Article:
3. Not enough privacy
Some may also say that Twitter is really bad in terms of privacy, and I totally agree, but for now, if I want to have more privacy, I just log onto another platform and share with my friends on Facebook or on the good old MSN.
4. Too much babbles
In a recent study, it was said that 40% of the content on Twitter was insignificant babbles. I would totally agree with the point of view of researcher and social networks specialist danah boyd who argued that babbles are not necessarily babbles for everyone. However, these « babbles » are generally information I categorized as spam for the writers (my “following”) I don’t really know personally – and if I know the writer of those babbles, well then, maybe they are not always to be considered as such.
5. Not enough listening
What is really surprising on Twitter is that you can have 10,000 followers but it can happen that almost none of them will read what you post. To read you, they need to be online, they need to be connected to their Twitter account via the Twitter website, via Tweetdeck, Seesmic or Twitterriffic, depending which tool they are using, and they need to actively follow you. The Dunbar number stipulates that one human cannot follow intimately more than 150 people. Good luck! This is why Twitter is a paradise for quantity and not quality.
6. Too hard to maintain conversations
Have you ever tried to maintain a conversation of four to five tweets exchange with someone on Twitter? This is really hard, and personally, when I want to do that, I just use another platform.
7. Too simple
If the idea behind Twitter is simple, this is mainly what makes it popular; however it is sometimes too simple. The only thing you can do is post a tweet or read a tweet, so once again I use another platform.
8. Too much competition on the radar
Facebook has bought Friendfeed, launched Facebook Lite and Google will launch Google Caffeine and Google Wave. What does this mean? This means that even though Twitter is growing fast, it is a matter of time before competition gets the better of it. In other words, every user should say thanks to Twitter for forcing Facebook and Google to come up with ideas to exploit the real-time web as fast as possible.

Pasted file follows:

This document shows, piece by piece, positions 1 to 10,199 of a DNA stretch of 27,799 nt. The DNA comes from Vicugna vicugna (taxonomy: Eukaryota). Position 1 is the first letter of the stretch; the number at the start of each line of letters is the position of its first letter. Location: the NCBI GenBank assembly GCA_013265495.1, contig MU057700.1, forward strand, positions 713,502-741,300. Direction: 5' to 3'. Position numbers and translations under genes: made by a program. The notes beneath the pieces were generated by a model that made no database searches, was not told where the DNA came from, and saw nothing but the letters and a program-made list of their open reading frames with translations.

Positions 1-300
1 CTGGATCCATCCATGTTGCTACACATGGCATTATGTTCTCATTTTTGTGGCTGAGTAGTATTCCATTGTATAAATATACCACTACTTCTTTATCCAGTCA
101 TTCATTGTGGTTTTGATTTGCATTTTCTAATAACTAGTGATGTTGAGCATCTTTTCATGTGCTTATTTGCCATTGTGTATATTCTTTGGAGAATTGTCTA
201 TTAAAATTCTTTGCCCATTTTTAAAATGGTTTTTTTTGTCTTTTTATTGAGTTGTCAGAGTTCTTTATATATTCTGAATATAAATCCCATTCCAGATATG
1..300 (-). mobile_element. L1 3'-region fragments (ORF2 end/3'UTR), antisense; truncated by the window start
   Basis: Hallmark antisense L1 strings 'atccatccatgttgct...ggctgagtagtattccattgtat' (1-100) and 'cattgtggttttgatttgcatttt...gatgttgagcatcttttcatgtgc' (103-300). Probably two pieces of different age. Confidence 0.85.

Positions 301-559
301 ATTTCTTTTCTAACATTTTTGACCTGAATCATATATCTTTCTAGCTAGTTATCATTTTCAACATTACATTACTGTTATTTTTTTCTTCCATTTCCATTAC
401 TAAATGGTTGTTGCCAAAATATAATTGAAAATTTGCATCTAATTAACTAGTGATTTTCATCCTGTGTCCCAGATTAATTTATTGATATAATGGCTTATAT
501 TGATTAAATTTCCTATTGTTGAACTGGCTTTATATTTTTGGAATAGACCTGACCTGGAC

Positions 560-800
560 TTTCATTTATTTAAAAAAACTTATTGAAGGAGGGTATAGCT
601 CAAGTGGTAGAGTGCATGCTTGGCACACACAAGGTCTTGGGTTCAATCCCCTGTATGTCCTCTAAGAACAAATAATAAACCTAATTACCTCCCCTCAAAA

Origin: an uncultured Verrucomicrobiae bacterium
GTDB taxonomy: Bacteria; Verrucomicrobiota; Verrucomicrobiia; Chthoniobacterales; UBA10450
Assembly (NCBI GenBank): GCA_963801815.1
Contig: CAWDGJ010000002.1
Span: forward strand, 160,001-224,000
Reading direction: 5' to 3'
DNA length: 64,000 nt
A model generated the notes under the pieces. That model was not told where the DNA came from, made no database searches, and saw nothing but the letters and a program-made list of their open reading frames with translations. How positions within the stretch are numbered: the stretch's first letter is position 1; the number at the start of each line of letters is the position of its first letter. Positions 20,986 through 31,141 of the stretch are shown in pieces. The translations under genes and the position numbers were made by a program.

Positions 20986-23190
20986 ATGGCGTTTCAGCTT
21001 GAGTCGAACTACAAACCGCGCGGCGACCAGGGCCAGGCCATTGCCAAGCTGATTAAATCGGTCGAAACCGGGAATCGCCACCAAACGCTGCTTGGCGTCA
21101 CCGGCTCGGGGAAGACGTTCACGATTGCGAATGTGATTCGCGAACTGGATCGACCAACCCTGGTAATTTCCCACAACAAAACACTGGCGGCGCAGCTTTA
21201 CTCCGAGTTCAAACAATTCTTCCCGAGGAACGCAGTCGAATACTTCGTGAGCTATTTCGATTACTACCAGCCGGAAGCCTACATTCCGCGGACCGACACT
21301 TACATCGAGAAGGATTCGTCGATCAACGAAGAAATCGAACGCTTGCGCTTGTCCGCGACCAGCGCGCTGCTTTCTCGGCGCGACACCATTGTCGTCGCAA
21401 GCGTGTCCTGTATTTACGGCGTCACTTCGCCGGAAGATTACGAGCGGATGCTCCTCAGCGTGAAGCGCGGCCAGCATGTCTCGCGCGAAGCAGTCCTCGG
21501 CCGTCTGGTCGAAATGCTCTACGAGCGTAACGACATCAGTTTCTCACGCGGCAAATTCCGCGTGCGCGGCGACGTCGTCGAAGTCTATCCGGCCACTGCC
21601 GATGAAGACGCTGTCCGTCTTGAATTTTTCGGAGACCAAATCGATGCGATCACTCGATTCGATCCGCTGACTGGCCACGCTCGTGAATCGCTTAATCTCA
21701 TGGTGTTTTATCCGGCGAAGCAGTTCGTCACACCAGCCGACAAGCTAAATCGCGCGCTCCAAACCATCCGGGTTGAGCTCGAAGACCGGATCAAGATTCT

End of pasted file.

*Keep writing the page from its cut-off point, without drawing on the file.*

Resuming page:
Should your company be on Twitter?
After listing all these reasons why Twitter is not the next big thing, the main question some would ask me is: “should my company be on Twitter?” And my answer would be: YES. Why? Mainly because Twitter is an interesting way to control your brand image, not to build it, but to control for negative comments against your brand. However, is Twitter the next big thing? NO, and if you want to build for the future, focus your energies on Facebook and follow the launch of Google Wave.
What will we learn from Twitter?
We should at least learn two things from Twitter, that there is need for the real-time web and a need for fandom.
1. Need for the real-time web
The 140-word tweet has been a good vehicle to bring the real-time web as an Internet mainstream issue which could have been predicted by the emergence of SMS. This trend is there to stay. This is also why Google will launch Google Caffeine and Google Wave soon enough, in order to answer Twitter’s growth.